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A lesson about Portuguese coffee

Dear readers, I’m going to teach you a lesson about coffee this week.

another way of mansplaining

About the real coffee. Not the dutch version, not the english variety – which is probably lukewarm with a foam head on top – not the french soup bowls with colored water, not even over the well-known italian pep.

Excuse me, but the only real coffee is the portuguese

This truth may well be said. The Portuguese are too modest for that, to brag like the Italians do so easily. Both nations have stolen the coffee in various foreign countries, a long time ago, so they are in no way different to each other.

Everyone does the same thing with it, don’t they?

Roast coffee berries, then call them beans, grind them into small pieces or powder, and then put hot water on it. Add milk at will, a lot or a little, boiled or cold, beaten into foam – and possibly sugar. The Irish like to add a shot of whiskey in that as well.

Also a possibility, but for your “café de manhã”, your morning coffee it’s not recommended

Now it makes quite a difference which berries you roast in which way, how you grind those beans, and how you package that product. It’s a hassle, but then again – there are very few people who don’t like coffee. I really only know one; a little more people who don’t drink coffee.

Because of the health of their heart, for instance.

In Portugal everyone drinks coffee, I believe. The bica – espresso – is the most popular. When I first saw those little cups, I thought they were sooo cute. There are only 3 sips of coffee in it, but your whole system goes on a restart after that.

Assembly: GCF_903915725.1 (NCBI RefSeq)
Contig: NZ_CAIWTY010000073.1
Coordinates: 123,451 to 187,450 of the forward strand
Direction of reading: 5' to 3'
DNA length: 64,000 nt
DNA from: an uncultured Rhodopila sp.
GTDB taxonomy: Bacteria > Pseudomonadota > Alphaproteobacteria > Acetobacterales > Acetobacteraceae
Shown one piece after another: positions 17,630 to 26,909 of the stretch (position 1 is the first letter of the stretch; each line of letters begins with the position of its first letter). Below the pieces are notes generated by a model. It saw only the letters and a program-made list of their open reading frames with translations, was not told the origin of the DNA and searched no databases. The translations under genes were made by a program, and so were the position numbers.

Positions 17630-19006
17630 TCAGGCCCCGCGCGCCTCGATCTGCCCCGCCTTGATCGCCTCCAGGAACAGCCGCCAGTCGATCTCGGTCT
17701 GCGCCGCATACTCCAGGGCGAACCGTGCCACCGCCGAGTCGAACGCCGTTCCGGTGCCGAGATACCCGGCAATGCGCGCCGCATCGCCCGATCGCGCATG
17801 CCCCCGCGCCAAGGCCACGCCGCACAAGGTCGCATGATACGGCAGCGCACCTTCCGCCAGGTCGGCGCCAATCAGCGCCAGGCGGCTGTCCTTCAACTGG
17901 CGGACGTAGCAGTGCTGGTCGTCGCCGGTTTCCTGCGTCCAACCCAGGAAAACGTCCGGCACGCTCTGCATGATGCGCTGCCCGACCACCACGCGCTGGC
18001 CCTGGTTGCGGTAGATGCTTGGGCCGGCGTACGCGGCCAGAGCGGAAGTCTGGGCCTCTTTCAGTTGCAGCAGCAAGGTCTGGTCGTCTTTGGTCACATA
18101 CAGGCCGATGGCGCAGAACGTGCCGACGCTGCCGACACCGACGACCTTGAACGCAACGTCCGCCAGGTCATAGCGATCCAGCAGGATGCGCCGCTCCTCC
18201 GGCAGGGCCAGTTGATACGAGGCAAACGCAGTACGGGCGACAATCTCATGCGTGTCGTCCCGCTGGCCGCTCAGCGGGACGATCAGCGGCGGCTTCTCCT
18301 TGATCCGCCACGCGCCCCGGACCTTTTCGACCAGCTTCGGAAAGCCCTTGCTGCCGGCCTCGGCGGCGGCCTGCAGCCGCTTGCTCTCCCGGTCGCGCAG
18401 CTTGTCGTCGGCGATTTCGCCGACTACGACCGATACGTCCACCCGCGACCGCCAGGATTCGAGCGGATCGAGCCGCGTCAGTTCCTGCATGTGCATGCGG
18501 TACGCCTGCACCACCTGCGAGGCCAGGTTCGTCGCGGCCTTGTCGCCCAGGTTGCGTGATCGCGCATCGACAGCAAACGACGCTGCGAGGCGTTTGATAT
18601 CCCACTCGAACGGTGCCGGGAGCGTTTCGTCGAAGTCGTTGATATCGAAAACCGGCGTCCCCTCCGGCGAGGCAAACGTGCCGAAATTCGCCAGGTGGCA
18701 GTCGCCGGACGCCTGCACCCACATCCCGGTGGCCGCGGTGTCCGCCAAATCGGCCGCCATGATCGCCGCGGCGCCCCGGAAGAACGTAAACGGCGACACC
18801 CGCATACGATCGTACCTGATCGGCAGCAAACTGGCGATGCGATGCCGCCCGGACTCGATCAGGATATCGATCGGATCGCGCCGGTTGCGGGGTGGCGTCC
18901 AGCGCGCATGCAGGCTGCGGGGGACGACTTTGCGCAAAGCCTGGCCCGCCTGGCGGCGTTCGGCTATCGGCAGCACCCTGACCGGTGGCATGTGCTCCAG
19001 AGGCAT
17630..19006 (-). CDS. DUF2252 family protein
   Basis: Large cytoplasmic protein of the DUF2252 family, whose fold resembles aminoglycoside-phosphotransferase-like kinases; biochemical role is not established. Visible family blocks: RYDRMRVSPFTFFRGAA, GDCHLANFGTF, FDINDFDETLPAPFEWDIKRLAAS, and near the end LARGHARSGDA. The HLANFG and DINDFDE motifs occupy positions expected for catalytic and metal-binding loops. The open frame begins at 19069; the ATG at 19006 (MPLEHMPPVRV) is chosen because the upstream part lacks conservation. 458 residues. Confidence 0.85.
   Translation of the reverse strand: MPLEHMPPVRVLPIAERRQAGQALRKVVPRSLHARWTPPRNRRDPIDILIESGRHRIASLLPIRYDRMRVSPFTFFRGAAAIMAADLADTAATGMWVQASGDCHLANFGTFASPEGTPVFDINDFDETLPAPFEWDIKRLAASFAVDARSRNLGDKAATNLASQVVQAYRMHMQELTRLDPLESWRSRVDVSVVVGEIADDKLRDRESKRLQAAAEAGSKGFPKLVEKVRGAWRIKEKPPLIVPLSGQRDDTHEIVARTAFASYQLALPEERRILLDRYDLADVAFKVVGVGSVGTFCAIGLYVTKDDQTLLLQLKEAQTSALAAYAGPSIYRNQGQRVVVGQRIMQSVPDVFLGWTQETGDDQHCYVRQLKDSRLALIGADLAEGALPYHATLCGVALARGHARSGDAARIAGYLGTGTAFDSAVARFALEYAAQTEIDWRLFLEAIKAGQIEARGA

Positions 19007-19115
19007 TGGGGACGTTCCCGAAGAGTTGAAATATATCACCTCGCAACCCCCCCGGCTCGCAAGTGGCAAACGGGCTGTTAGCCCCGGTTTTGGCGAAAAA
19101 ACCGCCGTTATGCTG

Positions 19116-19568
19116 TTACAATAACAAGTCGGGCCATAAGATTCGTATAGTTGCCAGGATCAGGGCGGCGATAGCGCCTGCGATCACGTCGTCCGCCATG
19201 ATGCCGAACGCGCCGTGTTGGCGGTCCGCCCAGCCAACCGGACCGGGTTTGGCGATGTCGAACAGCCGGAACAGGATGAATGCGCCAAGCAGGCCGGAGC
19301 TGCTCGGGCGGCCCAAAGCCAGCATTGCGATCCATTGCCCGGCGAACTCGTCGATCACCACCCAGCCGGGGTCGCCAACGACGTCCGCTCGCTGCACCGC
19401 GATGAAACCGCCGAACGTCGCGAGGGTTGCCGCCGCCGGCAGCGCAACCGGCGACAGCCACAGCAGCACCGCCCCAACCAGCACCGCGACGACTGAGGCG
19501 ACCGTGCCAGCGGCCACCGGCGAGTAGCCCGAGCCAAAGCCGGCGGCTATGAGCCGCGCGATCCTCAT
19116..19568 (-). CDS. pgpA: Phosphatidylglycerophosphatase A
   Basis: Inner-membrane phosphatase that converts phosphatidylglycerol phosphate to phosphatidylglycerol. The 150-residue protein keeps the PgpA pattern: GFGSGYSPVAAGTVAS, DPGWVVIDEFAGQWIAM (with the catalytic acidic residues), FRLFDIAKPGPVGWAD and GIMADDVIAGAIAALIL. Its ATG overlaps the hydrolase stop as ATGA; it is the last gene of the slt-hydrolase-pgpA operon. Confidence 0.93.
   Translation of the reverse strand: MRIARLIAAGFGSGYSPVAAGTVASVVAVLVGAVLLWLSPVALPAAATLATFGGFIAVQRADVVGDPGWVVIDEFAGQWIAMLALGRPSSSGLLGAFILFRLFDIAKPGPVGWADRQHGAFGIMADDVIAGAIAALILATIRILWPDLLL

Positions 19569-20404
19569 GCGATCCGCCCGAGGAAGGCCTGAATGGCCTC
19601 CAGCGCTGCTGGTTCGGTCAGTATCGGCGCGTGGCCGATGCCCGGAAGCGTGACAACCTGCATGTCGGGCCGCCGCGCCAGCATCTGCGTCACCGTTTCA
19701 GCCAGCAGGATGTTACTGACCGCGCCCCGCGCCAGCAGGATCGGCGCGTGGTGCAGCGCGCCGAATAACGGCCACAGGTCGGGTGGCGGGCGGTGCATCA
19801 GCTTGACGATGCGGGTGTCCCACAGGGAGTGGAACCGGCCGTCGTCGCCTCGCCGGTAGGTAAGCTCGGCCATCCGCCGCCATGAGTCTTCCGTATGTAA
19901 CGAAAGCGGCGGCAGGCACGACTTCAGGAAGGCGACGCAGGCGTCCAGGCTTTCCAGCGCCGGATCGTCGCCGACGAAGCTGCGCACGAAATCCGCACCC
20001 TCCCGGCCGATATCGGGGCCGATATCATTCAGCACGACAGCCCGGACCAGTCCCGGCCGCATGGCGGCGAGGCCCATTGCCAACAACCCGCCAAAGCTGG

Those are very powerful sips, in that bica!

If that’s too much for you, you have the coffee-with-milk option. Or coffee-with-sugar. Or coffee-with-milk-and-sugar. You know what? I’ll make a list for you below, in case you come here and want to have a cup of coffee somewhere.

Everywhere in Portugal you’ll find pastelarias, where you can have this kickstarter, and a bolo or a sandwich. Open every morning around 7.

Easy-peasy, right?


We moved here in 2000 from Rotterdam, Holland to the Termas-da-Azenha, Portugal.

A big step, especially with two small children.

We are busy to rebuild one of portugals cultural heirlooms: Termas-da-Azenha, an old spa which has been turned into several holiday houses, rooms and a campsite.

You’ll find mosaics and paintings everywhere.

Since 2018 we call ourselves the first B&B&B in the world – Bed & Breakfast & Bathrobes. You can buy a home-made unique bathrobe/housecoat with us.

Each week a little blog about what is happening around us. An easy read. A few minutes in another world. A little about what it going on in Portugal. If you plan your holiday to Portugal, it might be a nice preparation

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